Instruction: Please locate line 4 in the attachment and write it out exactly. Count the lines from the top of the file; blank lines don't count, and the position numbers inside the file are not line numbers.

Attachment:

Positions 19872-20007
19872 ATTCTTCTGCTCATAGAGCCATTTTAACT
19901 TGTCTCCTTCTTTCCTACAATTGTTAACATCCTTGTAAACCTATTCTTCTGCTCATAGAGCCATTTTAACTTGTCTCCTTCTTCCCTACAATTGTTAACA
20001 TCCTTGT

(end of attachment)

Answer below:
20001 TCCTTGT